Google manhandled the prevailing situation of its Android operating system in India. It did so by utilizing its “immense monetary muscle” to illicitly hurt contenders. The country’s antitrust power found this in a report on its two-year test seen by Reuters.

Alphabet Inc’s (GOOGL.O) Google reduced “the ability and incentive of device manufacturers to develop and sell devices operating on alternative versions of Android.

The U.S. tech giant told Reuters in a statement it looks forward to working with the CCI to “demonstrate how Android has led to more competition and innovation, not less.”

Google has not received the investigation report, a person with direct knowledge of the situation told Reuters.

The CCI did not respond to a request for comment on the report. Senior CCI members will review the report and give Google another chance to defend itself, before issuing a final order, which could include penalties, said another person familiar with the case.

Google would be able to appeal any order in India’s courts.

Its findings are the latest antitrust setback for Google in India. This is where it faces several probes in the payments app and smart television markets. The company is getting investigated in Europe, the United States, and elsewhere. This week, South Korea’s antitrust regulator fined Google $180 million for blocking customized versions of Android.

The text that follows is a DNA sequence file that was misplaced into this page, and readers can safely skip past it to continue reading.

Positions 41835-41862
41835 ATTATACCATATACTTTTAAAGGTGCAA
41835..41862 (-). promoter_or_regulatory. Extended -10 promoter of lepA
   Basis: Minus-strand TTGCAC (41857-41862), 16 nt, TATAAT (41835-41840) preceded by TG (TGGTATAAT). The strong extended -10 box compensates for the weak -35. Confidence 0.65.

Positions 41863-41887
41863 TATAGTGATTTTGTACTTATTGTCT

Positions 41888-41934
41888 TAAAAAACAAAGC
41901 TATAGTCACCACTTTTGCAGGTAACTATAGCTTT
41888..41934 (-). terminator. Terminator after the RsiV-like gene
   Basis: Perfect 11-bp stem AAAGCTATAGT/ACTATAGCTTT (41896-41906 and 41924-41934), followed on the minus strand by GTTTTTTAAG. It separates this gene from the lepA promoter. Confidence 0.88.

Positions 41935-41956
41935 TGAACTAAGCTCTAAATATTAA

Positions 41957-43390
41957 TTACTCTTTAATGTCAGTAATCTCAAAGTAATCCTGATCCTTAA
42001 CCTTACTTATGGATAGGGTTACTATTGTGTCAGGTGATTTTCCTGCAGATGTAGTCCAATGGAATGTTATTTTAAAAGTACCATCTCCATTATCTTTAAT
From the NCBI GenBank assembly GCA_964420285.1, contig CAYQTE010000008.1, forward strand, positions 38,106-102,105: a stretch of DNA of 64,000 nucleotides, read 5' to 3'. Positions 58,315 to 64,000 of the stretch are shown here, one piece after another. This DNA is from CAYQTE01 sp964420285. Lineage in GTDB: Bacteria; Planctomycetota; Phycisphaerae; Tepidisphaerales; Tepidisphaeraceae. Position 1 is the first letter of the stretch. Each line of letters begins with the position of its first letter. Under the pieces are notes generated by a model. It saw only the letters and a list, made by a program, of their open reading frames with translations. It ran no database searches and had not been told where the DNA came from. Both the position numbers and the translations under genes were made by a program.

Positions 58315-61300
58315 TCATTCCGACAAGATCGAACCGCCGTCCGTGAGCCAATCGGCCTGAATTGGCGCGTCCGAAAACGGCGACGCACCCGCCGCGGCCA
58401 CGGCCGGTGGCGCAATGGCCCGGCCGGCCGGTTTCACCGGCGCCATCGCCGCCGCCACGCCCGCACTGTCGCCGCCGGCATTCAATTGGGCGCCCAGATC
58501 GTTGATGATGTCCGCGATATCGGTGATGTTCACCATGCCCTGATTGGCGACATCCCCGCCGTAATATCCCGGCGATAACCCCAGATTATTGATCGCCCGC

Google submitted at least 24 responses during the probe. By doing this further defending itself and arguing it was not hurting competition, the report says.

Microsoft Corp (MSFT.O), Inc (AMZN.O), Apple Inc (AAPL.O), as well as smartphone makers like Samsung and Xiaomi, were among 62 entities. These were the ones that responded to CCI questions during its Google investigation, according to the report.

Android powers 98% of India’s 520 million smartphones, according to Counterpoint Research.

When the CCI ordered the probe in 2019, it said Google appeared to have leveraged its dominance to reduce device makers’ ability to opt for alternate versions of its mobile operating system and force them to pre-install Google apps.

The 750-page report finds the mandatory pre-installation of apps “amounts to imposition of unfair condition on the device manufacturers” in violation of India’s competition law. Whereas, the company leveraged the position of its Play Store app store to protect its dominance.

Play Store policies were “one-sided, ambiguous, vague, biased and arbitrary”. In that time, Android has been “enjoying its dominant position” in licensable operating systems for smartphones and tablets since 2011.

This was when two Indian junior antitrust research associates and a law student filed a complaint, Reuters reported.

India remains a key growth market for Google. It said last year it would spend $10 billion in the country over five to seven years through equity investments and tie-ups. This remains its biggest commitment to a key growth market.

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